This Day in the Civil War

Saturday, Feb. 15 1862

One of the most stunning examples of Confederate defeat snatched from the jaws of victory occurred today at Ft. Donelson on the Cumberland River in Tennessee. The gunboats of Flag Officer Foote prevented the Rebel forces from taking to the river in large numbers to escape, so they did the only thing they could: they put up a fight fierce enough to break a hole in the Union line of attack. McClernand’s right flank was blown completely what did Gen. Pillow do? He pulled the victorious troops back into the fort and debated who should have the honor of surrendering the garrison. Gen. Floyd, the official commander, decided to decline, as did Gen. Pillow, so they took a handy rowboat and saved themselves to fight another day. The honor of surrender they left to Gen. Simon Bolivar Buckner who, they reasoned, having been a prewar friend of Gen. U.S. Grant, would get the men better terms anyway. They were wrong.

Sunday, Feb. 15 1863

The last refugees from the USS Queen of the West were floating to rescue today after a most peculiar Valentine’s Day. The occasion on the Red River had started out well, with the capture of the Confederate vessel New Era No. 5. After that success they had gone on to attack Confederate shore batteries, in the process of which they had lamentably run aground, causing the steam pipes to break and requiring the ship to be abandoned. The crew escaped by floating away atop cotton bales. The captain claimed that the grounding was caused by a “disloyal pilot.” The crew reassembled aboard their fellow Union ship DeSoto, but the captain, Charles Ellet, decided that the captured Confederate ship was a better platform and made them all transfer again. Today, in a moment of relative calm, they met up with the Indianola and got everybody established on the right ship.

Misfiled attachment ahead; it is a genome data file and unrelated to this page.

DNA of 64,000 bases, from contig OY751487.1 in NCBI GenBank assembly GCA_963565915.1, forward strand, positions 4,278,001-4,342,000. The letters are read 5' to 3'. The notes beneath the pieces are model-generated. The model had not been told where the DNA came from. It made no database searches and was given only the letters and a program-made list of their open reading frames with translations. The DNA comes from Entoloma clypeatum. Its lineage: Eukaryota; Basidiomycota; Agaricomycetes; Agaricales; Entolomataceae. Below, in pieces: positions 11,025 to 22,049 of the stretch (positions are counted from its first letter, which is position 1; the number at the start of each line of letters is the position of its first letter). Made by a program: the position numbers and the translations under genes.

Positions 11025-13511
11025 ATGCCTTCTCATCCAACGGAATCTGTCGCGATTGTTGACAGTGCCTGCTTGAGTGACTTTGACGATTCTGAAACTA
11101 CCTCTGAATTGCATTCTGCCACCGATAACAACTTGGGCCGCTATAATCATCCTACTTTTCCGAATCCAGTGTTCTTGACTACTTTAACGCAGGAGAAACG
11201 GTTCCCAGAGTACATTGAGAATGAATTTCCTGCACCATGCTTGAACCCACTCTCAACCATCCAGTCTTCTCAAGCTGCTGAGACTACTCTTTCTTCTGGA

Monday, Feb. 15 1864

Gen. William T. Sherman’s men had had a long march down from Vicksburg, nearly 140 miles all told, and in the winter with bad conditions, including snipers, to boot. Yesterday they had arrived in Meridian, Mississippi, and discovered that Gen. Polk’s Confederates weren’t even going to make them fight for the place, but were withdrawing further south. They had been given a good night’s rest and as of this morning were feeling quite fine. Today they were given their orders: walk unimpeded into the town ahead and tear it into little nasty bits. They were to take shovels, rakes, and implements of destruction and tear up the railroads, the stations, the public buildings, the hotels, arsenals, depots, and anything whatsoever that looked like it might provide aid and comfort to the Confederacy or soldiers thereof. The men obeyed their orders. Orders to leave private homes unmolested were largely but not entirely obeyed.

Wednesday, Feb. 15 1865

It had been known for days that Gen. W. T. “Cump” Sherman’s troops were heading for Columbia, the capital of South Carolina. Today the only remaining barrier between the city and the conqueror was the Congaree River...but the river was not a loyal ally. The February winds and chill produced a thick fog off the river, and the result was that the Union forces were able to cross it almost unimpeded, because the artillery defenses couldn’t see what to shoot at. The weather had been very wet recently and the wagons and artillery bogged down repeatedly. Confederate ground forces fought fiercely where they could, but it amounted to mere skirmishing without air support.

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